Fears being stabbed by a poison-tipped umbrella, according to a friend.

Surely the most colorful character to have emerged out of the Russia probe. Goldstone, a British music promoter and former tabloid journalist, set up the notorious meeting between Donald Trump Jr, Jared Kushner, Paul Manafort, and a Russian lawyer who they believed would give them dirt on Hillary Clinton.

We’ll let his social media presence do the describing for us.

Currently: Reportedly writing a book, last reported to be in Thailand. Has agreed to meet special investigator Mueller’s team.

Roy Moore

Former Alabama supreme court justice Roy Moore rides in to vote for himself in a Senate Republican primary.
Moore rides in to vote for himself.
Image: AP Photo/Brynn Anderson

Believes Muslims shouldn’t sit in Congress, likened the Koran to Mein Kampf. Believes the 9/11 attacks happened because America was becoming “godless.”

Sexual harassment allegations? Check. Accusations of sexual misconduct towards minors? Check. A professed belief that the US would be better without the constitutional amendments that abolished slavery, recognized women’s and minorities’ right to work, and got rid of poll taxes? Check. Roy Moore, the first Republican in 25 years to lose a senate seat in Alabama, was the definition of an unpresentable candidate, but he got a hearty endorsement from the President himself.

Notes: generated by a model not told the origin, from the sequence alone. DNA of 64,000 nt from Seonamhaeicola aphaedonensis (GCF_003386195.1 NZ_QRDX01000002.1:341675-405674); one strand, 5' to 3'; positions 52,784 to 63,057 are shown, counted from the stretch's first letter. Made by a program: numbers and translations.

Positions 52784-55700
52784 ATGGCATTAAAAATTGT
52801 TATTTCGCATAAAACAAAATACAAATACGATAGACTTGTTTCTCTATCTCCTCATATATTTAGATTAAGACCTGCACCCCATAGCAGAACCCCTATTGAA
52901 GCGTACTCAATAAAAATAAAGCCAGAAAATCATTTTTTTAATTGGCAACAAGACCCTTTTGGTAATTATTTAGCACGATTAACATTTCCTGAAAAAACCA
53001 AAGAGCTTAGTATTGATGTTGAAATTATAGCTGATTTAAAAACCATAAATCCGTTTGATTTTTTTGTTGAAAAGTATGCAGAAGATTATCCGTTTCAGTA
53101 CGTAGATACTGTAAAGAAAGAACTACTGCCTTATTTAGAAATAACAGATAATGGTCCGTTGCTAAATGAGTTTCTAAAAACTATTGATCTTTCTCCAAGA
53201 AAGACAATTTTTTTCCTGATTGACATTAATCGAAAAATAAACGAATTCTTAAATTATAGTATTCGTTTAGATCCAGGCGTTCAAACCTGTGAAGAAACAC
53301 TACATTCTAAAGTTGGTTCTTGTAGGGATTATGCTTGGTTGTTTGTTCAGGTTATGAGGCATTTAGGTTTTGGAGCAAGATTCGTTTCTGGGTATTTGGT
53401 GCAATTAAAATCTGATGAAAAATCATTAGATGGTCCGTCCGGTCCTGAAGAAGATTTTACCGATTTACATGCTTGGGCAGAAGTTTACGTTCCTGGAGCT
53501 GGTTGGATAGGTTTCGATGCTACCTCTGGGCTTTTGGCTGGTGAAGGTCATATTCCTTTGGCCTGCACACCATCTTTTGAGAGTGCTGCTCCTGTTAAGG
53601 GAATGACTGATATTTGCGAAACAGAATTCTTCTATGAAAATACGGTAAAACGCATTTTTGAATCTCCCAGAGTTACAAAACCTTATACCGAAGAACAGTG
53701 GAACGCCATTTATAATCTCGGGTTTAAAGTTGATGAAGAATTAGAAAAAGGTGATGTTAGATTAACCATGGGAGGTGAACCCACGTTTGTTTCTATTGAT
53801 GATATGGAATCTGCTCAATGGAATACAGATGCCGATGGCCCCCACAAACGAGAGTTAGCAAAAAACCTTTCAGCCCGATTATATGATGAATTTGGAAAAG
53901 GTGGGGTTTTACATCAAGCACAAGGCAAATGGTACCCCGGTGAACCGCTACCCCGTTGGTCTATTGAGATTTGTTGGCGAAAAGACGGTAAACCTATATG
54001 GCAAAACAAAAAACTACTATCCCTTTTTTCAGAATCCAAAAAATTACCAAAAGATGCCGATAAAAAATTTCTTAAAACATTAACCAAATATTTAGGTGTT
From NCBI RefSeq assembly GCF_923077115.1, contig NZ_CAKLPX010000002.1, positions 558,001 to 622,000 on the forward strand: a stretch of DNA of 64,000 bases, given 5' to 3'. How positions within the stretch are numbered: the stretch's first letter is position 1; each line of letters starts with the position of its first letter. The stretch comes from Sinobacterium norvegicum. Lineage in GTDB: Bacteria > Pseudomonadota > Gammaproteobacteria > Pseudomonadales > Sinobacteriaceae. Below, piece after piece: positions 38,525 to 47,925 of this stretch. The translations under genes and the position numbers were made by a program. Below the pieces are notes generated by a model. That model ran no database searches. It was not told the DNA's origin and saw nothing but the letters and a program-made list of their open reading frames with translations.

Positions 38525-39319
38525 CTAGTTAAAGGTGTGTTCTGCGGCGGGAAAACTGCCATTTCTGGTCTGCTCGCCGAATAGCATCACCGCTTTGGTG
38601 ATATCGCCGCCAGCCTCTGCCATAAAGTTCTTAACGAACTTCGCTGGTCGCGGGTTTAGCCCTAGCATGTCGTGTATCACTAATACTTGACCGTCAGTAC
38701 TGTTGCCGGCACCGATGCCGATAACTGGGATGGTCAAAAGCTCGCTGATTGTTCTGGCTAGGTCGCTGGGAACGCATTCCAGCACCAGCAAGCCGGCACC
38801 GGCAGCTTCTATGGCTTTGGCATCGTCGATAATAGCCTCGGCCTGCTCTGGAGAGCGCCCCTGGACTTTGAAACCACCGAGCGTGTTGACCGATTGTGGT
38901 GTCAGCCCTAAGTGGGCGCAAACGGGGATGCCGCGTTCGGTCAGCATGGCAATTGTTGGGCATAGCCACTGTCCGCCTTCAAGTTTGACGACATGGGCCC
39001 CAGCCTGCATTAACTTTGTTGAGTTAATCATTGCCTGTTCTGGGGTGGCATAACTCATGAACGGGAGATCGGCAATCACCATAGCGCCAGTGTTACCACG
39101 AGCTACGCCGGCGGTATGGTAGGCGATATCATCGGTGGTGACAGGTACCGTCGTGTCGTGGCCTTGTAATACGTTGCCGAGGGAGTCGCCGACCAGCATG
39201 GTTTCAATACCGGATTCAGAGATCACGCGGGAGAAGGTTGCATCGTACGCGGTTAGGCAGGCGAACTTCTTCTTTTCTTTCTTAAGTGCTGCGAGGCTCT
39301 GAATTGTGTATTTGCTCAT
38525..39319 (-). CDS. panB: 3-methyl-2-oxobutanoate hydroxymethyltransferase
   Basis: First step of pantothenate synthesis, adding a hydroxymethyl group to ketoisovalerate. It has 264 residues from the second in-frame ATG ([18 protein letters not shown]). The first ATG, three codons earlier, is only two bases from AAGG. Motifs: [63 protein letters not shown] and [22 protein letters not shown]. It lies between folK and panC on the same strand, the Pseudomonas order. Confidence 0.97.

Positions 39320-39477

Moore showed up to the polls on horseback, and basked in the camera attention—letting the world know that not only was he a bad candidate, he is also not much of an equestrian.

Currently: Mulling his historic loss of the Alabama senate seat.

Richard Spencer

Protestors swarm Spencer’s talk at Texas A&M. (AP Photo/David J. Phillip)
Protestors swarm Spencer’s talk at Texas A&M. (AP Photo/David J. Phillip)

Believes America should be a white “ethno-state.”

Few would have predicted that a white supremacist like Richard Spencer would become a national figure, just a year after America’s first black president left office. But thanks in part to Trump’s public pooh-poohing of fears about resurgent racism, Spencer has gained prominence while white supremacists marched in Charlottesville and Tennessee—leaving the country wondering if this is just the beginning.

The president of think tank National Policy Institute is also remembered for a different kind of ideological violence: being punched on camera by a protester in a video that has been watched 3.4 million times.

Currently: Continuing his tour of speaking engagements.

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